On a different, lesser show, one more like Oh, Louie starring Bob Saget, Louie C.K. and Dane Cook would have envied one another, wishing they had what the other possesses. In Louie’s case, it’s riches and a double platinum album; for Dane, it’s to be seen as a comedian’s comedian, to maybe not be able to sell out Madison Square Garden but have the respect of your fellow joke-makers.
But things aren’t always that black-and-white.
“Oh Louie/Tickets” begins in the past, on the set of Louie’s three-camera sitcom, Oh, Louie, with his long suffering, yet eternally perky wife and Saget as his unnecessary best friend. (Was it supposed to be mocking Louis’ never-aired CBS sitcom, Saint Louie?) The beer is cold, the caps are turned backwards, and the jokes are stupid (“Yeah, but the table’s right here!”), and when Louie isn’t able to change the script from “I love you” to “I’m leaving you,” he leaves the set in a huff, although not before telling the live studio audience to fuck themselves.
In the next scene, Louie is back at his old house, still living with his soon-to-be ex-wife, who coldly hands her husband his infant daughter. While trying to get her to sleep, he says, “Sorry baby, your dad is a comedian,” and explains that the reason he tried to make the sitcom work was because he didn’t want to be on the road all the time, away from her (and later, her sister). It’s a sweet scene, featuring some of Louie’s finest acting (he really has a way with children), and it segues nicely into the next segment, when he gives a now 10-year-old Lily her birthday present: tickets to see Supreme (Sabrina?) Bubble. The two share a promoter, but Lily’s disappointed: she wants to see Lady Gaga, instead. After plotting out dates on the road, where Louie says he has to be home a certain number of days per week, his 12-year-old manager (another nice surreal character who we’re given no explanation for) explains there’s only one person who can get tickets to see Gaga: the star of Good Luck Chuck himself, Dane Cook.
Louis C.K.: 87,220. Dane Cook: 4,161,337. Those figures are the number of Facebook “Likes” for the two comedians — ultimately, the exact number is pointless, but it still shows how much more (mainstream) popular Cook is than C.K., even if websites like the A.V. Club and, well, Splitsider consider him an unfunny, joke-stealing hack (although he was quite good in Dan in Real Life…just saying). Louie has to play small-scale comedy clubs and casinos to get by, while Cook needs a team of bodyguards (the exaggeration was a bit excessive on the show’s part) and can sell out Madison Square Garden — although Caroline’s is only 16 blocks away from MSG, they’re miles apart in popularity.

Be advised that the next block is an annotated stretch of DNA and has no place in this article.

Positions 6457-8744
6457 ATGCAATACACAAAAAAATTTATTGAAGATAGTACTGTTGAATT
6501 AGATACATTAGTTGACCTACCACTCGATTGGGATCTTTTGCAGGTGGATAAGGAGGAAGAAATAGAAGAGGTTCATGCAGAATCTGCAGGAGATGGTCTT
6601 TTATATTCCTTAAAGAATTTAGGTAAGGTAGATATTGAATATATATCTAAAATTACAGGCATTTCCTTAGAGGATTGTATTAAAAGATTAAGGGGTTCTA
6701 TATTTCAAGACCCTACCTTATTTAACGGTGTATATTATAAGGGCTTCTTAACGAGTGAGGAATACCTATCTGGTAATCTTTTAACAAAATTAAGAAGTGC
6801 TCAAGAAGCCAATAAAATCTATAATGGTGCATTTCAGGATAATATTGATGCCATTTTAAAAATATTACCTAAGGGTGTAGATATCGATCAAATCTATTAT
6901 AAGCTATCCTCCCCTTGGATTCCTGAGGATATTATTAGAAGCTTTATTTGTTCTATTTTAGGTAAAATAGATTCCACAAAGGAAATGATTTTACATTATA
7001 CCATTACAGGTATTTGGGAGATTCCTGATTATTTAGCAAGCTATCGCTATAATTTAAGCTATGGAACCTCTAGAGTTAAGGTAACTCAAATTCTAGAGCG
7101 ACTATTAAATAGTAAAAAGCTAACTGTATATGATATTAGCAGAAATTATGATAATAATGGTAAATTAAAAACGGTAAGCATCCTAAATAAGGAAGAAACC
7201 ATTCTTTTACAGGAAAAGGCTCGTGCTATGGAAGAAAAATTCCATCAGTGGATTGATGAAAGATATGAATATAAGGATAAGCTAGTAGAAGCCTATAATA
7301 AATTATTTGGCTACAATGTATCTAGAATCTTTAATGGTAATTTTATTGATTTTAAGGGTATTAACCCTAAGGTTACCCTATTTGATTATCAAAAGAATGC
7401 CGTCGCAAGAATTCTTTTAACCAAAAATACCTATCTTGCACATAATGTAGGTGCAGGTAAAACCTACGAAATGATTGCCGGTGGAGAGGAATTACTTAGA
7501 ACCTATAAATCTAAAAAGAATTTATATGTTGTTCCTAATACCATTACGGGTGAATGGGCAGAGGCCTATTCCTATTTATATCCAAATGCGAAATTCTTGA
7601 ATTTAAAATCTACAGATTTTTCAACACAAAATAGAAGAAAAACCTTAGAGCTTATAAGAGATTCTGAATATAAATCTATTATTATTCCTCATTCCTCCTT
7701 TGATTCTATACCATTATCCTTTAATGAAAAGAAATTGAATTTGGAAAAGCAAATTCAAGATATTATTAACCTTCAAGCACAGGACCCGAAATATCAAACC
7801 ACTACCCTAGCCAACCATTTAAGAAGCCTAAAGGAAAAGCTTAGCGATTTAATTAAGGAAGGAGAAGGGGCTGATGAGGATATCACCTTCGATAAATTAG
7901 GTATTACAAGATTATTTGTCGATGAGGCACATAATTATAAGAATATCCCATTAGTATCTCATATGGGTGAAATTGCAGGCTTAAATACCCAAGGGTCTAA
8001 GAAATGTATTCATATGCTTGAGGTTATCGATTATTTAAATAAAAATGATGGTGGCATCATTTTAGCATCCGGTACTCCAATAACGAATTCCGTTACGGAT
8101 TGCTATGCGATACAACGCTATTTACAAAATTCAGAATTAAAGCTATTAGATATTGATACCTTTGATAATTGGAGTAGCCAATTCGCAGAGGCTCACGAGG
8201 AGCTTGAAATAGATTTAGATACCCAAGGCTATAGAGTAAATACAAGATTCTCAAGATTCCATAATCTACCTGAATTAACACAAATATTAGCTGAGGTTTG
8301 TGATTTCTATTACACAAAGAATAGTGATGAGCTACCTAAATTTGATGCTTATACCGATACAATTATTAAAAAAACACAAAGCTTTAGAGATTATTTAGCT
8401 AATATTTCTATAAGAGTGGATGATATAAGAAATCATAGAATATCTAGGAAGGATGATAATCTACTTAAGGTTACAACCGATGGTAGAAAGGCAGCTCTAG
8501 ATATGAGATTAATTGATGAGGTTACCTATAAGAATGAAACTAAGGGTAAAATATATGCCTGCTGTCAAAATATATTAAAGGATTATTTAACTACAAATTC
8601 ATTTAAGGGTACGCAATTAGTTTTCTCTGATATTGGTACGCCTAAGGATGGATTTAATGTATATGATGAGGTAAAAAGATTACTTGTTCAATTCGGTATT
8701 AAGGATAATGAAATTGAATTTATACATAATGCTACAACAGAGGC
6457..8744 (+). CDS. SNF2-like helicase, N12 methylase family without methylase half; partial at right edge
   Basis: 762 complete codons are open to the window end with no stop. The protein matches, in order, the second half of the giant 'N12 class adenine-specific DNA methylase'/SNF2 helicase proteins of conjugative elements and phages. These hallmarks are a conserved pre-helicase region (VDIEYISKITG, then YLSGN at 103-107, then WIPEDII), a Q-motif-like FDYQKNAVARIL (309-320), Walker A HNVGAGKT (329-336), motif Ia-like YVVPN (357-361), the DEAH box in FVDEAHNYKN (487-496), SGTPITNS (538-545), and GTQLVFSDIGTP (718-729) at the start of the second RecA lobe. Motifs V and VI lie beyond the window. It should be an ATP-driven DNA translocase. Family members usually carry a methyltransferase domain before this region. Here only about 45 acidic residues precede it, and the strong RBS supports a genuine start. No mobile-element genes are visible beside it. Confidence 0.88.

Sucking up his pride, and kind of acting like a dick, Louie asks Cook if there’s any way he could get two tickets to see Gaga. Cook, of course, can, and he’s more than happy to — as long as C.K. records himself saying that Cook never stole any of his jokes, and then put the video on YouTube. Because while C.K. never actually accused of Cook of a comedian’s worst crime, he never publicly said he didn’t do it, either. My favorite scene of the episode was when Cook’s explaining why two thousand and six should have been the greatest year of his life (he was touring behind Retaliation, the most successful comedy album since Steve Martin’s A Wild and Crazy Guy in 1978, making millions of dollars, etc.), but it wasn’t, because all anyone who mattered, to him at least, could talk about was plagiarism of an itchy asshole joke. He’s been branded with a scarlet letter for half a decade now, and that shit’s never going away.
Seeing the two have a sit-down was fascinating — I mean that, just literally watching. Glowering Louie, wearing a plain black shirt, leaning back on the sofa, occasionally scratching himself and always keeping his voice low, as opposed to the extreme Ed Hardy-wearing Cook, constantly moving back and forth and making intense hand motions, his body all a-twitch, his speaking volume echoing in his dressing room. The passive C.K. to the aggressive Cook, “a machine of success” who unknowingly (may have) poached jokes. (To his credit, however, he never once lost his cool.) It’s such a great sequence because you’re not sure how much of it is scripted, just two actors performing in front of the camera, and how much is an actual airing of grievances with genuine emotions.
The two never really come to an understanding and they’re both still disappointed, another thing that separates real-life Louie from pretend-world Oh, Louie. Even if C.K. gave a passionate apology to Cook, about how he should stomped out the joke-stealing rumors back when they first began, it wouldn’t really mean anything. Comedy nerds would continue to dislike Cook, and C.K. still wouldn’t be able to fill the World’s Most Famous Arena. Instead, the episode ends with C.K. taking Cook’s advice — about giving presents in a box, rather than an envelope — which was both playing off the idea of taking and using someone’s universal idea (we all have itchy assholes, but it’s credited to Louie; we all give presents in boxes, but it’s credited to Dane) and Cook giving parental advice to C.K., who felt humiliated. And to him, that’s the ultimate insult. For one night at least, Cook had C.K. beat.
Josh Kurp has seen My Best Friend’s Girl.